As long as one wakes feeling refreshed and well rested, say the experts, there is no “required” amount of sleep. While the average adult does best with seven to seven-and-a-half hours of sleep a night, the normal range is from four to ten hours. For those who would like to improve their sleep, researchers give these tips:

1. Avoid caffeinated beverages after noontime. Limit total consumption to two or fewer cups per day.

2. Do not drink alcoholic beverages in the evening, because alcohol lightens and fragments sleep.

3. Do not smoke just before bedtime or during the night, because nicotine can disturb sleep.

4. Exercise regularly during the day, but do not exercise within three hours of going to bed.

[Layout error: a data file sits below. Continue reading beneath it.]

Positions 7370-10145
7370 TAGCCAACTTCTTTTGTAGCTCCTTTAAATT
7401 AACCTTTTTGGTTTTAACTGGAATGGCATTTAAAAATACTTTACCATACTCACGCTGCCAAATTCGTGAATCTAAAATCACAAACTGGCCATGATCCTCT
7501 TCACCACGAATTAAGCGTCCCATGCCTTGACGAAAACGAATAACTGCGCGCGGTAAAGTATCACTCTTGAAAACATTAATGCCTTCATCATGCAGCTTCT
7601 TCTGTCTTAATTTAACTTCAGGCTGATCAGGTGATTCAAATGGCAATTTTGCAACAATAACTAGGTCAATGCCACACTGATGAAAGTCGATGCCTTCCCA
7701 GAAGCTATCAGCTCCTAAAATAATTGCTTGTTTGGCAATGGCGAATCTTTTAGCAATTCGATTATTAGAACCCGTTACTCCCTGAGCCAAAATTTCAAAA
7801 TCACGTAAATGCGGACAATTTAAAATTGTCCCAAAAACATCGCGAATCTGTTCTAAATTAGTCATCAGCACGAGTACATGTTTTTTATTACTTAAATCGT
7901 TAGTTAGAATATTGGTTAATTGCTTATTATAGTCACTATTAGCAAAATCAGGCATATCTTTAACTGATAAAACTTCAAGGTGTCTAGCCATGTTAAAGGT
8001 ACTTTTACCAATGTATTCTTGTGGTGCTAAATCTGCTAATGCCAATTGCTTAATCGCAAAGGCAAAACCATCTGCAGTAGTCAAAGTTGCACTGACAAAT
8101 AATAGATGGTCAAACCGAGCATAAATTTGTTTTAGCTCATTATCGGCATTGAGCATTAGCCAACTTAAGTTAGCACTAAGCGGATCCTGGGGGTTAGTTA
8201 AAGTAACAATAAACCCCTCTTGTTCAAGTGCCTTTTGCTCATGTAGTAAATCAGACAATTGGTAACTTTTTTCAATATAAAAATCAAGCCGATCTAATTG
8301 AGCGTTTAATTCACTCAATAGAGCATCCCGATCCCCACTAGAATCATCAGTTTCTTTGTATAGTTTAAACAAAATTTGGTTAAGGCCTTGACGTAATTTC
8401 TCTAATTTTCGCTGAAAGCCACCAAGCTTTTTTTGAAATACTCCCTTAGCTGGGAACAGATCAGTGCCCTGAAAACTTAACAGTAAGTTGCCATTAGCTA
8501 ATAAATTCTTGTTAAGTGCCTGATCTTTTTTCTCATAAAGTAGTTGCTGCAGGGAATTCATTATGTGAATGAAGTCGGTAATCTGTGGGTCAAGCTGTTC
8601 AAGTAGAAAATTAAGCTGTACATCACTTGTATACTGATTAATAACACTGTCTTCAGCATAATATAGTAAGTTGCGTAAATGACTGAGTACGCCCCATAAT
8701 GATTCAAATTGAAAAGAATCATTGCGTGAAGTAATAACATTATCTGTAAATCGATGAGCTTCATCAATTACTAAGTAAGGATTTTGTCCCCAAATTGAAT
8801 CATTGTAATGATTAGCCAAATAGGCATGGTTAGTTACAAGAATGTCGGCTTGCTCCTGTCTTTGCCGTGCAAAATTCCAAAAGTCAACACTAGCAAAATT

5. Maintain a regular bedtime and awakening time. Get out of bed at the regular time even if sleep was poor, as sleeping in can disrupt sleep the following night.

6. Keep the bedroom dark and quiet. Try to screen out any disturbing noise or light. Maintain a comfortable temperature in the bedroom.

7. Establish a relaxing routine in preparation for sleep. Engaging in frustrating activities or excessive worry close to bedtime may cause anxiety and prevent sleep.

8. Do not use the bed or bedroom for anything other than sleep or sexual activities. If the bedroom is used for non-sleep activities such as balancing the checkbook or watching TV, it becomes a stimulus for alertness, not sleep.

9. Avoid routine use of melatonin (an over-the-counter sleep aid) for treating sleep problems.

10. If sleep problems persist, ask your health-care provider about a referral to a sleep-disorders center.

Adapted from Principles and Practice of Sleep Medicine, third edition.



© 2003 Emory University